It’s eleven o’clock at night, and I just got in from tailgating Shakespeare.
The snapshot places me six hours south of my home, about to begin teaching three weeks of an arts program hosted on an idyllic college campus. Specifically, I was in a parking lot, drinking beers from a cooler after a site-specific performance of an somewhat obscure play, listening to my uber-intelligent, hyper-talented friends laugh about the show, and about stories from their MFA programs.
When I was sixteen, I attended a summer program similar in philosophy to the one we are about to begin. The structure has necessarily changed. That one was five weeks and state-funded; this one is three weeks and tuition-based. Times have changed, too.
A couple of days ago, my friend who teaches creative writing here was talking through a potential project dealing with visual poetry. He noted that since the students had probably done similar work in high school, they would have some references for such project. He is an outstanding teacher – but he lives in the world of academia, working on a doctoral program and earning residencies and fellowships that support his writing.
I turned to face him from my seat on the office couch, and proceeded to set the record straight on what it is like to be a schoolteacher these days. Later, my friend Cathy, a middle school English teacher at a public school, described it pointedly: “Let him know poetry is barely part of the curriculum unless the teacher busts her ass and makes it happen.” Cathy happens to bust her ass, so she speaks from a place of authority.
My summer program colleague will not have to bust his ass, but he will do so anyway. He is the sort of amazing teacher for whom the students’ previous experience doesn’t really matter. They will admire him and follow him from day one, because his presence and experiences call for such an appreciation, and they will create wonderful new works with his guidance. Also, they want to be here. And they are allowed to learn poetry.
On the other hand, I’m fumbling through my approach to a thesis and to teaching students with such clearly defined interest in art. The contrast between my daily classroom routine and this experience is stretching me, mind to limb. My standards are unrealistically high, and my own experiences feel limited and inadequate towards providing the sort of experience that shaped my world when I was their age.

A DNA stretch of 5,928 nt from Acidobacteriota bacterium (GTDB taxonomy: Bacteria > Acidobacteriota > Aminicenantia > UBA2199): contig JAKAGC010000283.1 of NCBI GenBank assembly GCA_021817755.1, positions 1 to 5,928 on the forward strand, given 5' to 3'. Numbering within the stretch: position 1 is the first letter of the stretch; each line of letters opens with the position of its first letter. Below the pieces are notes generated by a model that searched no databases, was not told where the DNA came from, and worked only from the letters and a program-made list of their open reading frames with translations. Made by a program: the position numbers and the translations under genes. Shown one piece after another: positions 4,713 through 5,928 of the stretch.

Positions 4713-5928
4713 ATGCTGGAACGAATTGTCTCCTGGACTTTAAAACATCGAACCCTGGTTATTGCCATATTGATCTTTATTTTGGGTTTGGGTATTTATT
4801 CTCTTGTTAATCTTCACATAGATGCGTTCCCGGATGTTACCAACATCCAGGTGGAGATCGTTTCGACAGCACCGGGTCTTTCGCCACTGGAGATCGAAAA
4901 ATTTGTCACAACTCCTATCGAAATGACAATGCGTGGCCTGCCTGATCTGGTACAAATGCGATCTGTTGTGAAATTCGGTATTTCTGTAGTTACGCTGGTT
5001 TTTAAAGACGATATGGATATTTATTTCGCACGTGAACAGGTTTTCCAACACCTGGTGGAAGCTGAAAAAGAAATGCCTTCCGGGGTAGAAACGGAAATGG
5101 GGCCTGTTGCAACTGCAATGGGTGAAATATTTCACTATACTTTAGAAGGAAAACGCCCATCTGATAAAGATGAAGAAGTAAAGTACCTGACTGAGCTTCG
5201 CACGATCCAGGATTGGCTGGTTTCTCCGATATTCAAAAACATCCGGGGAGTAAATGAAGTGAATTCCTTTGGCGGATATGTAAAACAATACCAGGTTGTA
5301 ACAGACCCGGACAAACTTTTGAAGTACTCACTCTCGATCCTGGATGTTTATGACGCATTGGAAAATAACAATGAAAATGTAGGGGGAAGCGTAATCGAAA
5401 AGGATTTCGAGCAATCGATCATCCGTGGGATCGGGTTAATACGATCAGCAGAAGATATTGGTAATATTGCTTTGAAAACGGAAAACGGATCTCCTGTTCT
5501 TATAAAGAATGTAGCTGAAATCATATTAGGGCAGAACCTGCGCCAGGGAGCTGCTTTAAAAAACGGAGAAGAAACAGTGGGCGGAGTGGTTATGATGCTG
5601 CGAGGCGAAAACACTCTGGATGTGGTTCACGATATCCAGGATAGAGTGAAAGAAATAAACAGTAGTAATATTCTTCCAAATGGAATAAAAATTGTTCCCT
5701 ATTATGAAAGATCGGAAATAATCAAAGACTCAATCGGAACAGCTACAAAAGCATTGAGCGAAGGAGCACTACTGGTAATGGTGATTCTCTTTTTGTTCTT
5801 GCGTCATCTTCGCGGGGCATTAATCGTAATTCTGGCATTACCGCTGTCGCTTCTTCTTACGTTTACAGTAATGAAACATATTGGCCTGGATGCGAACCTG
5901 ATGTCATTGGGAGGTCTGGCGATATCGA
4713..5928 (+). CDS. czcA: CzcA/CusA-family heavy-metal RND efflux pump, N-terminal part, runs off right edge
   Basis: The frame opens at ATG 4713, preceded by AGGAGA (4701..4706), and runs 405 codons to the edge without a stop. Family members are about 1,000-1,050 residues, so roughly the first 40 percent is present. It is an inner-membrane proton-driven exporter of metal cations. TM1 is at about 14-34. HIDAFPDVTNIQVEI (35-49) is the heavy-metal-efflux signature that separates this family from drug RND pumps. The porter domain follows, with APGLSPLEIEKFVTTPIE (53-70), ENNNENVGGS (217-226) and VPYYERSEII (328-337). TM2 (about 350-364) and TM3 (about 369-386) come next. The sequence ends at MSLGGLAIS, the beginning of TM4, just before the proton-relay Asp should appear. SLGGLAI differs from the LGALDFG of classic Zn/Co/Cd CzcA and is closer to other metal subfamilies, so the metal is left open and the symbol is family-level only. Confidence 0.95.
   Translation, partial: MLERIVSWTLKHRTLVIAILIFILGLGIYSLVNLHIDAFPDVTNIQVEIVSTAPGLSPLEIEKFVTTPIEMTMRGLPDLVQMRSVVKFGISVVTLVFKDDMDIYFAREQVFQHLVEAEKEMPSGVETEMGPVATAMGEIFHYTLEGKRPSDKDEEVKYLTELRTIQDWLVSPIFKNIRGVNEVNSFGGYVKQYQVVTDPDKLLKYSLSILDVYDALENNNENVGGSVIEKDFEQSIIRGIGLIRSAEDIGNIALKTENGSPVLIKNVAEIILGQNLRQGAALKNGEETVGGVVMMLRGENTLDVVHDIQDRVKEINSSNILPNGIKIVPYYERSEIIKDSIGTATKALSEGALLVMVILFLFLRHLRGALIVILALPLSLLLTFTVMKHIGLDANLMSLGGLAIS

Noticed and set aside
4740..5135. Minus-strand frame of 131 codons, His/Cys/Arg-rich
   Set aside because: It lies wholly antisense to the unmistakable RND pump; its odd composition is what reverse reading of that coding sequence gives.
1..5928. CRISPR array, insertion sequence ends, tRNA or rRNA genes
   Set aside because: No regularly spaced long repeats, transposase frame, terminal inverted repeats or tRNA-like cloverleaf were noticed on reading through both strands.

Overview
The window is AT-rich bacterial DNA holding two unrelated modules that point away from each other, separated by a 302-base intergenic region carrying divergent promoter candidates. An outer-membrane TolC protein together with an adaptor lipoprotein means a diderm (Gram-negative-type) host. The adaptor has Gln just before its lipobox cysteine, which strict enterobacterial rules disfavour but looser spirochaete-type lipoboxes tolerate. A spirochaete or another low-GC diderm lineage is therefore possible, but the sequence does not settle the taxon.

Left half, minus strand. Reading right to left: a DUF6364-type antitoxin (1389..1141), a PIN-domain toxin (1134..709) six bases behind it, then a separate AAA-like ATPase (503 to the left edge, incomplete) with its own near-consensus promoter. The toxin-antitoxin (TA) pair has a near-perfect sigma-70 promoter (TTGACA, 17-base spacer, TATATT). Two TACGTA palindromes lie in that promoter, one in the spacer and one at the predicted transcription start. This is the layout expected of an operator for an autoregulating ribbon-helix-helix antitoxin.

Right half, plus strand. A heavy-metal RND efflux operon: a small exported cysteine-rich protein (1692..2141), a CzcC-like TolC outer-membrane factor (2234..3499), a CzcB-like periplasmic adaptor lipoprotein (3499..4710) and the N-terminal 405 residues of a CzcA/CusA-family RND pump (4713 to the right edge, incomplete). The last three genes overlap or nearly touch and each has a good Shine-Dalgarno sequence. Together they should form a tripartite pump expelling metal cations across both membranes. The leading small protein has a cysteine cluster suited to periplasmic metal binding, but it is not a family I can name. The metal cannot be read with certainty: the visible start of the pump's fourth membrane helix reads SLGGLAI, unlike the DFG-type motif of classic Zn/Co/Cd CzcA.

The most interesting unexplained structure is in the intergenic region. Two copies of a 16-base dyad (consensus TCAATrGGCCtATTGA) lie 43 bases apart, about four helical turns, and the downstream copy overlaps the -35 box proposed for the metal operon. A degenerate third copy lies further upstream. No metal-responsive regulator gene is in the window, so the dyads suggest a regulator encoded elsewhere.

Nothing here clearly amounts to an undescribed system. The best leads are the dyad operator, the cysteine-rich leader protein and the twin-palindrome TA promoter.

And every day, I read headlines that describe fewer and fewer students having access schools that set up any sort of future potential for artistically-minded students. My life-changing summer no longer exists – it was de-funded five years ago. I’m distracted by signs of the times that indicate, in no uncertain terms, that this experience is never coming back – at least not for young people at my economic status. They make my work here – whether clumsy or expert – seem pale next to the real work that needs to be done
Listening to laughter echo in the parking lot tonight, I felt a switch inside of me on the edge of flipping, like a light switch in my last home that would only work when you set it on the delicate balance between on and off. My circle here – all writers, all extraordinary people and artists – could describe this experience better than me. They always could. At sixteen, as I discovered for the first time that a life in the arts could be a potential future, that switch turned on when I heard a teenage writer read a story that moved me to tears. Hardly a breath later, I saw my suitemate – a dancer – slowly articulate a Peter Gabriel song with her body, in a way that made me understand the words and lyrics were far more than they seemed to be, and the human body could tell this story in an extraordinary way. To this day, when I hear that song on the classic rock station, I get the chills, fighting the urge to pull my car over and start a revolution.
As a teenager in the midst of such talent – and now – my studio work has always been more awkward than graceful. When I teach, I have to compensate for my lack of grace and talent-earned experience with being a “workhorse,” my tailgating colleague noted. I do it, and sometimes I do it very well. But I’m exhausted, and my mind and body do not quite stretch as far as they used to.
I’ve always been on the outskirts of the circle I admire – the people who have real artistic talent, the people for whom summers like this are really for. Switch on, or switch off? Maybe I could draw myself into that circle if I tailgated enough, studied the stories closely, tried to model my artworld after theirs. This summer’s circle seems to believe in my ability to do this. I’m grateful for that confidence, but I can’t help but feel it is misplaced.
Or maybe it’s time for my story to change. King Cymbeline (or, really, any of his parallel heroes in Shakespearean lit) knew what he needed to do once disguises were off and identities were clear. Underneath my disguise as a teaching artist, I am better with a spreadsheet than a brush, with a schedule than with the potters’ wheel, and maybe with a letter-writing campaign than an easel.
If my identity is not really as an artist, or a teacher, or a tailgater, maybe it’s time for the revolution to begin.
Lest the bargain should catch cold and starve.